Is Your Site Password-Worthy?

August 30, 2011

I hate passwords. I just read an article on Yahoo about how to make your password more secure. I think this is the wrong message. Passwords should be abolished altogether. It seems that almost every site on the web, in order to see the interesting stuff, has you enter a user name and password.. Let me tell you, most of these sites are not password-worthy. First you have to set up an account name. Since these have to be unique (it’s a computer thang), probably one name won’t cover all sites. I have a nice yahoo name, but since I got it 15 years ago it was available. That same name is not available on pretty much any other site so I have to add letters and numbers and whatever to get an account name that works. Who can remember these?

On the issue of user names, why not just use your email address?  I try to do this when I can but lots of sites don’t allow the @ or . symbol (in which case I drop it) or don’t allow long names. Also this method reveals your email address, because often your account name is something that is public. Why not eliminate user names altogether, base log-in on email address and allow an arbitrary public name which doesn’t have to be unique. A computer is smart enough to figure out how to deal with non-unique user names (the technique is called capabilities). Right now, for non-password-worthy sites, I use a free yahoo mail address – as a side benefit all the spam goes into that email, which I haven’t looked at in years.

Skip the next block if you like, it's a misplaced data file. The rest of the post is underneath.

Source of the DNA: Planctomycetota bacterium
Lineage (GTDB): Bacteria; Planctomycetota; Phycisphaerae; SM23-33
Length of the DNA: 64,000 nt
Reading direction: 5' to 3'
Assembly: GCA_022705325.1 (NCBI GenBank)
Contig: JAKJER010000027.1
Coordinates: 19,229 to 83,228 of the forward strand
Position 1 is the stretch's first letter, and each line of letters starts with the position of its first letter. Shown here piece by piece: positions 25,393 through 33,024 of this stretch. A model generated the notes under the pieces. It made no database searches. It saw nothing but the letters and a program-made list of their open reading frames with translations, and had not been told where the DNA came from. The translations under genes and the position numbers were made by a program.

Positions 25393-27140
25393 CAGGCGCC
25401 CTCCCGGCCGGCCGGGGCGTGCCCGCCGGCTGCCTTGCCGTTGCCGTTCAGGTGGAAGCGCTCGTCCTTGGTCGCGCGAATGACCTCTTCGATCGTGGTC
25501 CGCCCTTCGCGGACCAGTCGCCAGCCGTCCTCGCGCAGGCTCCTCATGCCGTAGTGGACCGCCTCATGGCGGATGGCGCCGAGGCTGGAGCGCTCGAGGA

Once you create an account name you have to pick a password, which inevitably is even more difficult than picking a user name because no two sites have the same rules for passwords. Some allow special characters, some don’t, and some require them. Some have length limits. some force a certain minimum length. Some allow you to use any password you want, some judge the “strength” of your password and don’t allow what they consider to be “weak” ones. One site I signed up with recently (comcast) forces your password to be between 8 and 16 characters contain a lower case, an upper case a number and a special character. I guess their biggest fear is that someone hacks into my account and cancels HBO. My bank forces me to change my password after a month of inactivity, and doesn’t let me change my password to any password I’ve used it in the last 5 months. They also make me answer 3 questions every time I log in from a different computer and now they call my cell phone and I have to punch in a verification code, all this to log in. Next I expect they will send a phlebotomist over to check my DNA. I have resorted a simple method of picking passwords: I write how I feel when I’m using their site. It seems to be the easiest to remember.

Next, most (if not all) sites now have a way to obtain your user name and your password if you have forgotten them. This is what I usually do. Almost all of these lookups are based on email address and then maybe ask a question like “Who is your favorite hot actress?”, something you answered 5 years ago when you were into girls with short hair and big boobs. I digress. Then you get a link in your email box that acts as a password, maybe for an hour of so, during which time they expect you to enter yet another password that you will never remember.  This is the technique that some cracker used to steal Sarah Palin’s emails.